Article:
When it’s working well, consensus decision-making involves:

  • clarity on the decision being taken and the process being used
  • good listening and a feeling of being heard
  • broad discussion that actively explores possible concerns and looks to include diverse opinion
  • co-operating to find a solution that works for everyone
  • reflection – revisiting proposals to ensure they’re as strong as they can be
  • the final safety check of the ‘test for consensus’ which allows for shades of agreement and has the ultimate safety valve of the veto (aka the block, the major objection)
  • clear actioning of tasks
  • an on a process note it slowly but surely builds the group into a better functioning, cohesive unit

This makes it a highly pragmatic way of making high quality decisions.

But does it take more time? At first, probably. However you’re trading time for quality and possibly saving time in the long run. If you make a poor decision it’s poorly implemented, or not implemented at all. So you waste time chasing up the people who took on (or were given) action points. You waste more time having a repeat discussion at your next meeting because people have expressed dissatisfaction with the decision. And the result is at best half-hearted.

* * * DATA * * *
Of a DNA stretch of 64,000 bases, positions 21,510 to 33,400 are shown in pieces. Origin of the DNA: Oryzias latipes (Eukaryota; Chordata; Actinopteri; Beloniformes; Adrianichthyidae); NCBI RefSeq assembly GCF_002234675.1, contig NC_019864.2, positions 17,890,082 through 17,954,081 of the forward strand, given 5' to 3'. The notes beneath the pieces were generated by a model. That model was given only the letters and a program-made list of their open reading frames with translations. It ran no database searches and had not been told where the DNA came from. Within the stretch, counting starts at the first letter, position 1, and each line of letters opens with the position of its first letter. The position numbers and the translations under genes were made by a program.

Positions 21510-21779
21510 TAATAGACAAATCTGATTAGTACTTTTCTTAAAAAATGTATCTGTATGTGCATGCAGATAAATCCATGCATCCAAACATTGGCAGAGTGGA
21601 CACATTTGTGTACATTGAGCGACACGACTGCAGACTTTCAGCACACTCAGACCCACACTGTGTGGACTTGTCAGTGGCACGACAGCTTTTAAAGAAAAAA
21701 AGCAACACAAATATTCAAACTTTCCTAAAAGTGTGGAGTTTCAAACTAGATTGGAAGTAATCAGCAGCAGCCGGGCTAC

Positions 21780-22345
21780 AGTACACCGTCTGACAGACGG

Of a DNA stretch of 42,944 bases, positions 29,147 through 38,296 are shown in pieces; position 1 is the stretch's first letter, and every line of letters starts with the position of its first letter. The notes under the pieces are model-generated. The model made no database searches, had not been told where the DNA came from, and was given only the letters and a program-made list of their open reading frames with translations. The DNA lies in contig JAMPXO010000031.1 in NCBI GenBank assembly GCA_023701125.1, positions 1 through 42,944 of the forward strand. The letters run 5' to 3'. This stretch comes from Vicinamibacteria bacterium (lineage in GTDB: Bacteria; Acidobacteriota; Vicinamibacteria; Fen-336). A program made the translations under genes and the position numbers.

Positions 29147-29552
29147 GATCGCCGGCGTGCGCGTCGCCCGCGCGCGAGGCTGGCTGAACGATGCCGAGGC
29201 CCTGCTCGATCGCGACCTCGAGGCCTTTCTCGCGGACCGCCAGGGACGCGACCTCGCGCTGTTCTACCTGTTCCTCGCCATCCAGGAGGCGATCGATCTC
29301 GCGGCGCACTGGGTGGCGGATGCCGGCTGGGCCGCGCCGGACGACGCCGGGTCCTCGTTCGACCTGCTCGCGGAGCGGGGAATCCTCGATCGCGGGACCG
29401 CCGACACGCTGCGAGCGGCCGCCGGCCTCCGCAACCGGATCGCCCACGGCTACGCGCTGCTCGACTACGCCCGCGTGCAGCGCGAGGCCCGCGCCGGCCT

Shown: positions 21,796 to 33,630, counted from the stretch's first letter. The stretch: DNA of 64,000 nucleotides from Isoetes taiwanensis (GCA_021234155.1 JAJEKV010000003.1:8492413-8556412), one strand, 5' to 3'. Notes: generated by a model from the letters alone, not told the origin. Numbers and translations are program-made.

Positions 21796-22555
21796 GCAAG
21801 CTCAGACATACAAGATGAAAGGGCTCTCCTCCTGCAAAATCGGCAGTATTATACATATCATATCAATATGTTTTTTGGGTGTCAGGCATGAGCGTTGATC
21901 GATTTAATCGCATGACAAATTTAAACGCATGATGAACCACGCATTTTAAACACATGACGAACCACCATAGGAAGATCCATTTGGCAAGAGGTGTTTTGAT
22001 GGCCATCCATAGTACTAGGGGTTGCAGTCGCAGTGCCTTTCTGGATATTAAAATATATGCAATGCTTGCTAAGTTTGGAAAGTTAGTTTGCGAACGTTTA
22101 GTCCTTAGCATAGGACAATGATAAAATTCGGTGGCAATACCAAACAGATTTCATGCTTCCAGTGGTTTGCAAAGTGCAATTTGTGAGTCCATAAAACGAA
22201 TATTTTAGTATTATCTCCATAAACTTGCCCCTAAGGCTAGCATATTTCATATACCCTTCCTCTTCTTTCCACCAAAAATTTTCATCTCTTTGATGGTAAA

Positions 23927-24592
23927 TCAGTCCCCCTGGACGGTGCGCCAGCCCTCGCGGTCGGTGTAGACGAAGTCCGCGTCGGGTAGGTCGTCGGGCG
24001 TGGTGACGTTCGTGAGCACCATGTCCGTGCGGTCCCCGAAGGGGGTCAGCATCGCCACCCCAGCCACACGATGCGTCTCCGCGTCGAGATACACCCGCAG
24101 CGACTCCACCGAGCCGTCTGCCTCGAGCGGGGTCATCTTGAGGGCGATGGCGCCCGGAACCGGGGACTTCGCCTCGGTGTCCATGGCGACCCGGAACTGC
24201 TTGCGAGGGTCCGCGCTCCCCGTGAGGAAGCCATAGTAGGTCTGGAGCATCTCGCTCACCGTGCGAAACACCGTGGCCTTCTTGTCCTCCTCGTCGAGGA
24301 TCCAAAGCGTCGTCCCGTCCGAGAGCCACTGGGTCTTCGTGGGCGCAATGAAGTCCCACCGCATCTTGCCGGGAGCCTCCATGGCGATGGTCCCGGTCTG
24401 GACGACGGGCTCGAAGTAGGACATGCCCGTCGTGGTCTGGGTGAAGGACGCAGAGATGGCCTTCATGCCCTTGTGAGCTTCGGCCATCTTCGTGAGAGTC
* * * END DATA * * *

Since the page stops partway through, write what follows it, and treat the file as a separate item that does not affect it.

I’m not advocating consensus for all decisions. Don’t waste time using consensus to make unimportant decisions (as long as they are genuinely unimportant to everyone!), or choose between a range of bad options. Toss a coin, roll a  dice.

I’m also not advocating it for all groups in all settings. If it’s used to create the illusion of ownership, beware. People will soon see through that and lose, not gain, trust in the organisation. There has to be a genuine commitment to power-with rather than power-over, to participation and transparency. And of course, it’s hard to put the genie back into the bottle. Consensus gives people a taste of being respected, listened to, and valued. ‘Ordinary’ meetings won’t ever seem the same again.

More posts on consensus decision-making